Tuesday, October 03, 2006

2006 Nobel Prize in Physics to Mather and Smoot for COBE measurements of the Cosmic Microwave Background

So, it's official now: the Nobel Prize in Physics for 2006 goes to John C. Mather from NASA's Goddard Space Flight Center and George F. Smoot from Lawrence Berkeley National Laboratory for their discovery of the blackbody form and anisotropy of the cosmic microwave background radiation. Congratulations!

Mather and Smoot were the heads of the COBE satellite experiment. The COsmic Background Explorer measured, in the early 1990s, for the first time anisotropies in the Cosmic Microwave Background which stem from the first large-scale structures in the universe. From the Nobel press release: "John Mather coordinated the entire process and also had primary responsibility for the experiment that revealed the blackbody form of the microwave background radiation measured by COBE. George Smoot had main responsibility for measuring the small variations in the temperature of the radiation." Smoot was, moreover, involved in the first measurement of the dipole anisotropy in the Cosmic Microwave Background, which comes from the motion of the Solar system with respect to the comoving frame of our local cosmic environment - one of the more surprising, and peaceful, applications of a U-2 intelligence aircraft.

From the COBE web site: Temperature fluctuations in the Cosmic Microwave Background as measured by COBE's Differential Microwave Radiometer DMR: The three maps show the whole sky in microwaves, with the plane of the Milky Way as the equator and the centre of the Milky Way in the centre of the map. The upper map shows the dipole anisotropy, which is subtracted in the middle map. The lower map shows the cosmological fluctuations (1 part in 100 000) which are left after the dipole anisotropy and the microwave radiation from the Milky Way have been subtracted.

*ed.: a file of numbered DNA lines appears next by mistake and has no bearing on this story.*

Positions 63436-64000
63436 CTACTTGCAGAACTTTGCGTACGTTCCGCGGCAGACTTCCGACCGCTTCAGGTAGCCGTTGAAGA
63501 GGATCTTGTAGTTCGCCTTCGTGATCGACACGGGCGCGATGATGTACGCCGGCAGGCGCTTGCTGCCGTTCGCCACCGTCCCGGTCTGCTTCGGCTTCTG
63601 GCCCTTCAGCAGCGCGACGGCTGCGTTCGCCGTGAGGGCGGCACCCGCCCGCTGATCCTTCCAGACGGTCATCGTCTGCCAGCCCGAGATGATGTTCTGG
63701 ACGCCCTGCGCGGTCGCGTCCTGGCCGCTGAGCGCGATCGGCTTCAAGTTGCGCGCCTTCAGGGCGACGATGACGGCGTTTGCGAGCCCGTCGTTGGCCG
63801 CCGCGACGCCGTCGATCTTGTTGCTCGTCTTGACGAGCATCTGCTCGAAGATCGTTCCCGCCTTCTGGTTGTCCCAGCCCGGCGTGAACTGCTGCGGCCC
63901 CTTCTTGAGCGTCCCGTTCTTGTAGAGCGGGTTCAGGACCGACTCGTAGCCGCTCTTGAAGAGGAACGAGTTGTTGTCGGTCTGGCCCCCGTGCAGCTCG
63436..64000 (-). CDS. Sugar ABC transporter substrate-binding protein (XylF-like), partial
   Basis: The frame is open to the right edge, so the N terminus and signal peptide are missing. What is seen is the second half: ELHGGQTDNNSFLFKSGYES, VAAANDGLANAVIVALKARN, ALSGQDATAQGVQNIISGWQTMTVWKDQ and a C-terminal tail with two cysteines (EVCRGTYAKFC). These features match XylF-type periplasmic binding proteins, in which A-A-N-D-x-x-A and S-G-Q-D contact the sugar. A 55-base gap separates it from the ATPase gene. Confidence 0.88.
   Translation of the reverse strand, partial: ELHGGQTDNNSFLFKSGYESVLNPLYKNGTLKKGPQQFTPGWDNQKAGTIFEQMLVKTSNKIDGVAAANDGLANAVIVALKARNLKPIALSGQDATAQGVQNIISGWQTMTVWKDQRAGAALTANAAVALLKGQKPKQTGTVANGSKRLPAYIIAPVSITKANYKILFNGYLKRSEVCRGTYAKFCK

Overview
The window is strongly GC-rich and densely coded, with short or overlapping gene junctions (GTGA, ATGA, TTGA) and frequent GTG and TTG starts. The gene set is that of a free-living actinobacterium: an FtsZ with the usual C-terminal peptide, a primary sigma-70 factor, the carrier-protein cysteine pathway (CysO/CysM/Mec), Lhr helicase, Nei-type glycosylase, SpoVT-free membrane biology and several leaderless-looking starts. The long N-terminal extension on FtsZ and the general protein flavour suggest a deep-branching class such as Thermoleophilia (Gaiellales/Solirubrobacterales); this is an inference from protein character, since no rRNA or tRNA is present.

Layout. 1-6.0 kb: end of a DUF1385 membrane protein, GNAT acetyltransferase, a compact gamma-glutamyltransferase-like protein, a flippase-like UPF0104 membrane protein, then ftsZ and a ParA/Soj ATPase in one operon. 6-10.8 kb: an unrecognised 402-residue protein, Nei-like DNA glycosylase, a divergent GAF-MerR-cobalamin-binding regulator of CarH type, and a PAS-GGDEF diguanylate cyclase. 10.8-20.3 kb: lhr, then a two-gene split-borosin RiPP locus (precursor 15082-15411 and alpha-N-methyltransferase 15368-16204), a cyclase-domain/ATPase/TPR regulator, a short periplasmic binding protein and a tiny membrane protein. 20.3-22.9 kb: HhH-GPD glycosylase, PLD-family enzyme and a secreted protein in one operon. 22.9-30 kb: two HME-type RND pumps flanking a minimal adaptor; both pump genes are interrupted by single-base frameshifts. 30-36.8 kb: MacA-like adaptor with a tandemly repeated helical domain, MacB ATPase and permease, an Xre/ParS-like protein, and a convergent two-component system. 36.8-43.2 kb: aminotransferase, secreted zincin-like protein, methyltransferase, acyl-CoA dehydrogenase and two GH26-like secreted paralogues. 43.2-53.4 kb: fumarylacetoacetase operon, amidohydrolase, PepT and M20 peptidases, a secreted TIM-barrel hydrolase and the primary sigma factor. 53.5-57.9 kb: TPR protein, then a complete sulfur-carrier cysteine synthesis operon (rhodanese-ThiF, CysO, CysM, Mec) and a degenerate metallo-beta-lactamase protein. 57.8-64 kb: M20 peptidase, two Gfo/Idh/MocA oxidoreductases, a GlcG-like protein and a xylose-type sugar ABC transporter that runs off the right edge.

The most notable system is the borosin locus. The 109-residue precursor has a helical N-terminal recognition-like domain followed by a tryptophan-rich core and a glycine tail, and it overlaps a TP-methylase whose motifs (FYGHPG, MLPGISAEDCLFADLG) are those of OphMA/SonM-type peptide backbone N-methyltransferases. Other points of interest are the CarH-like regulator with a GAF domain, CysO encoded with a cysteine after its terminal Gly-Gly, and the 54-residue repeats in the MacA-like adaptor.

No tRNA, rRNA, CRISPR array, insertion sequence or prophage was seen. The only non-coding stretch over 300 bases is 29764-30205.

The "Most perfect Black Body Spectrum", as measured by the Far Infrared Absolute Spectrophotometer (FIRAS) of COBE. Deviations from the Planck curve are smaller than the thickness of the curve.

More information, for the general public and advanvced, can be found on the website of The Nobel Foundation. Moreover, both Nobelists have written popular books about their time with COBE, The Very First Light, and Wrinkles in Time, which seem to be temporary out of print, unfortunately - and I have not read them.

I can imagine that there will be much more comments and information about the Prize in the cosmological corners of the Blogosphere.

Update: I have added two "emblematic figures", the flucutation map (covering Smoot's contribution), and the perfect black body spectrum (covering Mather's contribution)
Update: U-2 and ER-2 planes have been used for several scientific purposes besides microwave cosmology. Thanks to Markk for pointing this out to me!


Bee said...

Dear Stefan,

thanks for that! Surprisingly, I was right this year with my prediction :-)
Though I 'predicted' the same already last year. Best,


Uncle Al said...

Arno Penzias and Robert Wilson cleaned "white dielectric material" (pigeon dung) out of a microwave horn in 1964. Four decades later we see the face of god complete with freckles. Next stop: Gravity Probe B.

stefan said...

Dear Bee,

Surprisingly, I was right this year with my prediction :-)

Cool, congratulations :-). Maybe you can use a similar prediction again next time, for the "accelerated expansion" of Perlmutter and Schmidt, if this works out...

Best, stefan

Markk said...

I don't know what your "strictly scientific" means but NASA used U-2's and currently uses an upgraded version called a ER-2 for stratospheric sampling and multi-spectral imaging. Much of that data goes into climate modeling. A lot cheaper than a satellite. Thus I don't think this was the only "strictly scientific" mission by a U2 or variant.

stefan said...

Hi Markk,

thanks for that information! - I didn't know that, and I was just quite surprised to learn that U-2 airplanes were used for scientific measuments in the 1970s. I for sure don't want to exclude atmospheric science or climate science from science, strictly ;-)

Best, stefan.